This week I had an appointment with my dentist who's office is a short walk from the library. For some reason I just don't get to the library as often as I would like but this was the perfect time to visit. And what do you know they had a book that was recommended to me - "Hotel on the Corner of Bitter and Sweet" by first time author Jamie Ford.
It takes place in Seattle, Washington in the 40's when Japanese immigrants were taken to relocation centers. The story is related through the eyes of Henry, a 12 year old Chinese boy who's father insists he wears a "I am Chinese" button. Henry befriends a 12 year old Japanese girl "Keiko" - There's a lot of food for thought in this historical novel.
That's just a tease - I'm half way through and just might finish it tonight.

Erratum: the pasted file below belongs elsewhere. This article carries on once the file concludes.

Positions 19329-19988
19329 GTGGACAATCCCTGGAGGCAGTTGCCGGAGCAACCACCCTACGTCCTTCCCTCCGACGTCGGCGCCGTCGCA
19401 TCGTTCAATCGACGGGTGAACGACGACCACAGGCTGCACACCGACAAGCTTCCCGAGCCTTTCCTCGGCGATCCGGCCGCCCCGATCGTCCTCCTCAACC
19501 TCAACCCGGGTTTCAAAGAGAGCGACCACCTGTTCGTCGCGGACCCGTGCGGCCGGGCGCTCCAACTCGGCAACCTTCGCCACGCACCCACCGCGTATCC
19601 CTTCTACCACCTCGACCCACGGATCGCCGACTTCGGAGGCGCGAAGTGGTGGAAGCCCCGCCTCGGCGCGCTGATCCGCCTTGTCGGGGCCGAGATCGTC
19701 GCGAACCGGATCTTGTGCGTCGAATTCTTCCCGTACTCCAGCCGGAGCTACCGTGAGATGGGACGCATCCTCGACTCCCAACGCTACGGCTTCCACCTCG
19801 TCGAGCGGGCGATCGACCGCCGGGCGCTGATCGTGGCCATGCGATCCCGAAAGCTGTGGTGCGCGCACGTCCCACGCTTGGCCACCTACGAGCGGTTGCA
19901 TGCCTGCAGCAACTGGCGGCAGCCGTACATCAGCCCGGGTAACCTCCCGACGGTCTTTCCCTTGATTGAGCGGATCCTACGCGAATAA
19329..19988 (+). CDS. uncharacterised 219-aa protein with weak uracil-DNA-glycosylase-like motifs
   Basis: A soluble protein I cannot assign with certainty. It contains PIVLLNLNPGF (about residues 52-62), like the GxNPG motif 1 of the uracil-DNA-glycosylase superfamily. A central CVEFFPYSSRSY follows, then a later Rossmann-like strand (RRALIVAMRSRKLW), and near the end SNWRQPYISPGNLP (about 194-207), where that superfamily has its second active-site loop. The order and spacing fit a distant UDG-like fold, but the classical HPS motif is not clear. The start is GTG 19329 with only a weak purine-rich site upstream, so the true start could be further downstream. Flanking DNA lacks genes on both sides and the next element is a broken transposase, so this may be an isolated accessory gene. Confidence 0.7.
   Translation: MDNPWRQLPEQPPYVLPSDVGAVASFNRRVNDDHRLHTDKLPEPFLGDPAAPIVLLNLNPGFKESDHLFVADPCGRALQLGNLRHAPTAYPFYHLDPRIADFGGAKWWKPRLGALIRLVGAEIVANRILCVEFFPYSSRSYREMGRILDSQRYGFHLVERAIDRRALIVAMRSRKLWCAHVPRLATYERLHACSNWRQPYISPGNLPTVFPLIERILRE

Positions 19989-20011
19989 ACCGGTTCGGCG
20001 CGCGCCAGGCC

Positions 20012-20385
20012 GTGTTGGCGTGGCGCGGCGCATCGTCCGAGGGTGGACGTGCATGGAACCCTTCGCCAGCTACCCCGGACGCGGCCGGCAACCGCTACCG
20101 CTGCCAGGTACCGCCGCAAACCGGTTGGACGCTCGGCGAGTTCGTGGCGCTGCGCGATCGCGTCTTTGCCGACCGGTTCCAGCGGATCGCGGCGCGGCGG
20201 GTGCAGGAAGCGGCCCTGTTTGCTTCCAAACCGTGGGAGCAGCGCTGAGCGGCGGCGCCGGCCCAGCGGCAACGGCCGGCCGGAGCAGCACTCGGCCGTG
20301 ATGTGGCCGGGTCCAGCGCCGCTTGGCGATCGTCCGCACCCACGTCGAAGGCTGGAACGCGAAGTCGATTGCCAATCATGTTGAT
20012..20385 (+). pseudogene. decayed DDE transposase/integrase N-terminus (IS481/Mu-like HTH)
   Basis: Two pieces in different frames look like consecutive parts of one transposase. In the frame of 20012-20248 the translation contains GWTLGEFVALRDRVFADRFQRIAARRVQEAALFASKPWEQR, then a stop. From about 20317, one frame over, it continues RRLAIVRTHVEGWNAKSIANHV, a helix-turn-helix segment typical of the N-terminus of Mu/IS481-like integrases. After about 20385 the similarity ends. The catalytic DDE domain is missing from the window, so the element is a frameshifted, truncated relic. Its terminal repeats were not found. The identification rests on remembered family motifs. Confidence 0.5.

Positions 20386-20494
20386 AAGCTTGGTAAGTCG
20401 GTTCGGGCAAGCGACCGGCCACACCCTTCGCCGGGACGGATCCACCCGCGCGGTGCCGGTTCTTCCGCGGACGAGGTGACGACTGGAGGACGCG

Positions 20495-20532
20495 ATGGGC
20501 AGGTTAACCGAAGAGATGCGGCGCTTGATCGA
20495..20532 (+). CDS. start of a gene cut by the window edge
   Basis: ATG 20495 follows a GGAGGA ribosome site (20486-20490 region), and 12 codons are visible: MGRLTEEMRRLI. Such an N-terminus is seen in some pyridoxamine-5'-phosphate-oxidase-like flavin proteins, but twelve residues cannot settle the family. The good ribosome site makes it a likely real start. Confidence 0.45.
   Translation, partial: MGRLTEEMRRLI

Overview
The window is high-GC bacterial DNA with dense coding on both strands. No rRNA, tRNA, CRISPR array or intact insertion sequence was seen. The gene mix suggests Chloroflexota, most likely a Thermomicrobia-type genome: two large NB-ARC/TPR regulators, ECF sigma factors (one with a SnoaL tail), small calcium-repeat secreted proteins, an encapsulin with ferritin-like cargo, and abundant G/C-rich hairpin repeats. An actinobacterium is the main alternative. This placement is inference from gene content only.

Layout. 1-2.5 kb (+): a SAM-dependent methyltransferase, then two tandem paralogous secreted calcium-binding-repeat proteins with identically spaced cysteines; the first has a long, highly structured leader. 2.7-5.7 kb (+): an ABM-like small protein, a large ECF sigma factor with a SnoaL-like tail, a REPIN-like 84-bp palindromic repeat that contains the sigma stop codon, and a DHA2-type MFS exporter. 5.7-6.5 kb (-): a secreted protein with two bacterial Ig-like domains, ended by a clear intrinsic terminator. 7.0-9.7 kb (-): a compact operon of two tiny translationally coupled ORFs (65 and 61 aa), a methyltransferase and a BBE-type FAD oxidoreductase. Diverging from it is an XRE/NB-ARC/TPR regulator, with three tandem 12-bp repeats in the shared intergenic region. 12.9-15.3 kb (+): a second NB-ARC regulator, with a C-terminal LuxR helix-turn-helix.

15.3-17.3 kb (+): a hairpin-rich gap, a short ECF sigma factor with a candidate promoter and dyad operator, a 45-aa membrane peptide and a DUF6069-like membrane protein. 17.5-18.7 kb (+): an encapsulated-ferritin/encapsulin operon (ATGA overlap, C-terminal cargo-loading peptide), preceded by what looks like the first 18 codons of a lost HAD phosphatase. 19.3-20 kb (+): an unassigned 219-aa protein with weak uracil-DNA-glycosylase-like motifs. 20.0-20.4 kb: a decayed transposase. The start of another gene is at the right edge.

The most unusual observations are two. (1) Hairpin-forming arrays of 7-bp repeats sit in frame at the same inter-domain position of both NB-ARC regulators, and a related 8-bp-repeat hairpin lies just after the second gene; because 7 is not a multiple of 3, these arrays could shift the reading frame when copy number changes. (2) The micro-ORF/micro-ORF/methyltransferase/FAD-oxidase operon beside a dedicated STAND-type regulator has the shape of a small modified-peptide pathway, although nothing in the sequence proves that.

Oh, and speaking about tonight - Mad Men at 10:00pm EST on AMC!!
Sunday, September 06, 2009
NOW AND THEN
As we age changes take place, some are so gradual you are not even aware of what is happening, some can hit you like a bolt of lightening.
Our hair thins, we put on weight, we don't have the stamina we once had, our habits change, our friends change, our tolerance level changes and things that we were able to do in the past that we took for granted are now a big deal- if we can do them at all.
That all sounds pretty serious but "those are the facts maam"
What got me thinking like this was "an evening out to dinner with the girls."
It was a beautiful night, not a cloud in the sky, no threat of rain and a full moon. What better time to go to a restaurant that has an ocean view. No waiting to be seated, no loud music and to top it off, a wonderful dinner.